Wednesday, December 7, 2011

Where Things Come Back by John Corey Whaley

Please note that this is posted for our Mock Printz discussion and will have spoilers and pertinent plot points discussed.

First review here.

So this one is popping up a lot. Someday My Printz will Come just reviewed it and had some fairly substantial problems with the book.

I will freely admit that I loved this book. It really struck an emotional chord with me, which only deepened on my second read. I think it is extraordinary in every way. Maybe not flawless, but extraordinary nevertheless.

Cullen was such a strong character and I found him to be a compelling narrator. What I noticed my second time through was that his tendency to switch into third person was a way to disassociate himself from his painful emotions. His drifting into daydreams was a survival mechanism he employed during the most horrible summer of his life. On the second read, the switch from 1st to 3rd person narration wasn’t as jarring, in fact I could see it coming. It had a sort of pacing to it that I found I really enjoyed.

Plot wise, not a lot happens and so this is, by no means, a fast novel. It meanders a bit with asides that sometimes tie into the main story and sometimes do not. Characters appear only to disappear only to reappear later. We definitely don’t get resolutions for each character, but that is as it should be – this is truly Cullen’s story, his relationship to Ada (or Alma) is inconsequential once Gabriel returns. To me, these were people he was distracting himself with. That sounds cold and makes Cullen sound calculating, which is not what I mean at all. Just that the real story is with his brother Gabriel, with Lucas, with his parents. The fact that we don’t know what happened to Ada and Russell isn’t terribly important.

Someday My Printz Will Come also mentioned the similarities between Cullen and Holden and yes, many many similarities stand out, not least being his use of “ass-hat” which mirrors Holden’s “phonies.” These are both boys on the brink of a breakdown, both boys who are desperately searching for themselves. Cullen I think, is more than just a re-written Holden though (not that she suggested that at all). Now, I may be wrong (loooong time since I’ve read Catcher in the Rye) but it seemed like Cullen was more grounded in community than Holden. Part of what I loved about this book was how loving and supportive Cullen’s friends and family were. Frankly, it was refreshing. They were loving despite the difficulties they were having themselves. Everyone was breaking down in their own way and yet the love and support was evident and relied upon by everyone. Part of this could be because Cullen was telling this as a memoir of sorts (we certainly never meet Dr. Webb in these pages despite the fact that he is mentioned quite a bit and that his healing influence on Cullen is evident from the beginning).

I also loved how Cullen initially struggled with the pity and the gestures of his fellow townspeople. He didn’t want a free burger from the burger joint, but understood the humanity behind it and why someone might offer up a burger instead of a hug. People want to help, they’re just not sure how to do it. I thought that was beautiful and a wonderful perspective on life. I think one of the things I enjoyed about this book so much was that it was so full of tenderness without being schmaltzy or saccharine.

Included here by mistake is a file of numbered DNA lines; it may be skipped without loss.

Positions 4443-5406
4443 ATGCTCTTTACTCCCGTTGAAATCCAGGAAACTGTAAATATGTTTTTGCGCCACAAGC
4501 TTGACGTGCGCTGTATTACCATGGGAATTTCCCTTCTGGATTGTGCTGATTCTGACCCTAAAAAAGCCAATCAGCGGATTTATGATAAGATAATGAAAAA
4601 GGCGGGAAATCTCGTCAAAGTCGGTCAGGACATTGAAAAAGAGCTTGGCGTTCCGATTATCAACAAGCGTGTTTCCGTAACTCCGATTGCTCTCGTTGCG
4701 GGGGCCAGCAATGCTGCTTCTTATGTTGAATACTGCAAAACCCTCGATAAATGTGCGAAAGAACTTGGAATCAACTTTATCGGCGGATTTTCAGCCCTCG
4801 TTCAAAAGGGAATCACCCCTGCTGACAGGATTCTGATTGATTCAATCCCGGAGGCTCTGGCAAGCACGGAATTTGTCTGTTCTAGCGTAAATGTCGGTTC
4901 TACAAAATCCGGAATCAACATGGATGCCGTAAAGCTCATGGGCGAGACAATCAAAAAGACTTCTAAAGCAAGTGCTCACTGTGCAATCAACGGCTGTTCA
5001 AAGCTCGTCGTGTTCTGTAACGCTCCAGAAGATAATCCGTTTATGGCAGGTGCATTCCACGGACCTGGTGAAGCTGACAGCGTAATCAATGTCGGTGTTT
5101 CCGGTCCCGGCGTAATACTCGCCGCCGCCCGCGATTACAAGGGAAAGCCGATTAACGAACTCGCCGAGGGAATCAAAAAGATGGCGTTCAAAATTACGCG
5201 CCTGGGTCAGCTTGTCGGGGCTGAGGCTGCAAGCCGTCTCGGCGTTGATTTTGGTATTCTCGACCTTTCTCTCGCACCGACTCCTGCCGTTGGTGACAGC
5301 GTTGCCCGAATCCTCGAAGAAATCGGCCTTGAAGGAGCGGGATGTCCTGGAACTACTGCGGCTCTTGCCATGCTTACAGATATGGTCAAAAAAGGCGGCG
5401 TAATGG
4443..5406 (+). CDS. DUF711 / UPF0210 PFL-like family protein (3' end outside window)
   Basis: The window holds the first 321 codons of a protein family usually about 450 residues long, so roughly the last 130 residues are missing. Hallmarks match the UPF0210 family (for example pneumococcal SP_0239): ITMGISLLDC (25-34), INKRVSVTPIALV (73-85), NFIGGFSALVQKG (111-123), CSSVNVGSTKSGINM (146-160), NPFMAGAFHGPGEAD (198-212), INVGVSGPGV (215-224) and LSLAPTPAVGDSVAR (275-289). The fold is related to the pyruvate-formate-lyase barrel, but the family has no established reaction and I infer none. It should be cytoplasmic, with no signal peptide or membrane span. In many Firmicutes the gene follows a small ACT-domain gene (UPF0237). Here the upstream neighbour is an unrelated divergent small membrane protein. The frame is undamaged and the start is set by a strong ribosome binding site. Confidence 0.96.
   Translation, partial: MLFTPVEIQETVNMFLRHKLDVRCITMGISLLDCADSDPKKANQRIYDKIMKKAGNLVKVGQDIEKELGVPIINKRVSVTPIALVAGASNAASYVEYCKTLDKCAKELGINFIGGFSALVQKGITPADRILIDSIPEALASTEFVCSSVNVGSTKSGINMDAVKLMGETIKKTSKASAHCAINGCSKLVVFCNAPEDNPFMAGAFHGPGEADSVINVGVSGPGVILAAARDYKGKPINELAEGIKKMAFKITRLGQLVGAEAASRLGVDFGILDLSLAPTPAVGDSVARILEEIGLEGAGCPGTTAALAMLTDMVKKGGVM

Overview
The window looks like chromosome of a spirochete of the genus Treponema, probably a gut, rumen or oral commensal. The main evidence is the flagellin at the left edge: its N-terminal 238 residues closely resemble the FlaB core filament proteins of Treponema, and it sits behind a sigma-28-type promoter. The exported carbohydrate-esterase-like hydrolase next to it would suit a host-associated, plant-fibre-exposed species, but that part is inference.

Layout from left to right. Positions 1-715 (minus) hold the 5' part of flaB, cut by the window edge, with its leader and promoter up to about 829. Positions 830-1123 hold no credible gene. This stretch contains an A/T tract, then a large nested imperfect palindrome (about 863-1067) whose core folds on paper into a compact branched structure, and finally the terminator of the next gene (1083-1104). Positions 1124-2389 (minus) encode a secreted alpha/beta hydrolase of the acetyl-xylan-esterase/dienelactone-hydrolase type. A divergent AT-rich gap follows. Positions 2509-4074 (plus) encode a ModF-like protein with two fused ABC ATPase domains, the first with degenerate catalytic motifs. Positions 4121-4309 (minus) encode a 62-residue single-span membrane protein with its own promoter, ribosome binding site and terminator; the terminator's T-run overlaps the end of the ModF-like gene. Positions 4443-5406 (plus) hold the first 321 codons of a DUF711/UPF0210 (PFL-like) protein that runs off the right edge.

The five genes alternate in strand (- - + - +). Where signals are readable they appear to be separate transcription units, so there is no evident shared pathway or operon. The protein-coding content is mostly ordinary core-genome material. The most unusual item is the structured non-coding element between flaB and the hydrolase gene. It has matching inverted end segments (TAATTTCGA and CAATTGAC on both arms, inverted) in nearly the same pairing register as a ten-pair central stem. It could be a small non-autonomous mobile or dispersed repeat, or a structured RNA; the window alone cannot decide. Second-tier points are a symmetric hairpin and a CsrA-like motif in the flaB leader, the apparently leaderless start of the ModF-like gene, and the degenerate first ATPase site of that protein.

The weakest part of this book? Maybe Cabot Searcy. Why did he become so obsessed? Why did he start such an odd religious quest? To me it seemed obviously he was deeply affected by his friend’s suicide. However, I did see changes in him that began before Benton’s death (his refocus on school and studying mainly, but also his desire to change the world). After Benton’s death, I can see how he changed his focus to attempt to discover basically the meaning of life and the potential of humankind. I can see how after another setback (the death of his unborn child and the impending divorce from Alma) how Cabot suffered a psychotic break. He was devastated. That is a lot of things to happen to a person and Cabot was in a fragile state. Did I think the author reached in his motivations? Maybe? I mean, it was a bit much. In the end though I bought Cabot’s motivations, or at least they didn’t detract much from my enjoyment of the story.

It is the way in which the separate storylines come together which really pushes this book into the forefront for me. Not only are the stories full of small interconnected gems, but the author also pushes the story by making the time-lines disparate so that the interconnectedness is hidden from the reader. I thought it was fantastic.

I loved how the very last title that Cullen wrote is the title for the book and so although throughout his teens he only wrote titles we have the satisfaction of knowing that he completed a goal set in his teens. So touching and I loved that it tied the ending of the story back to its beginning.

Mock Printz Titles:

A Monster Calls - Patrick Ness
Between Shades of Gray - Ruta Sepetys
(Patti's review)
Berlin Boxing Club - Robert Sharenow
(Patti's 1st review)
Blood Red Road - Moira Young
(Patti's 1st review)
Daughter of Smoke and Bone - Laini Taylor
(Joanna's review)
Divergent - Veronica Roth
(Patti's 1st review, 2nd review)
Everybody Loves the Ants - A.S. King
(Patti's 1st review)
Flesh and Blood so Cheap: The Triangle Fire and Legacy - Albert Marrin
Imaginary Girls - Nova Ren Suma
Where Things Come Back - John Corey Whaley

1 comment:

joanna said...

I agree, not flawless but extraordinary. I loved the relationship between Cullen and Gabriel. I thought Lucas and his girlfriend were also interesting, unique characters.

The second plot with Cabot and Benton isn't as cohesive as Cullen's, but it still contributes to making this one of the most interesting teen reads this year.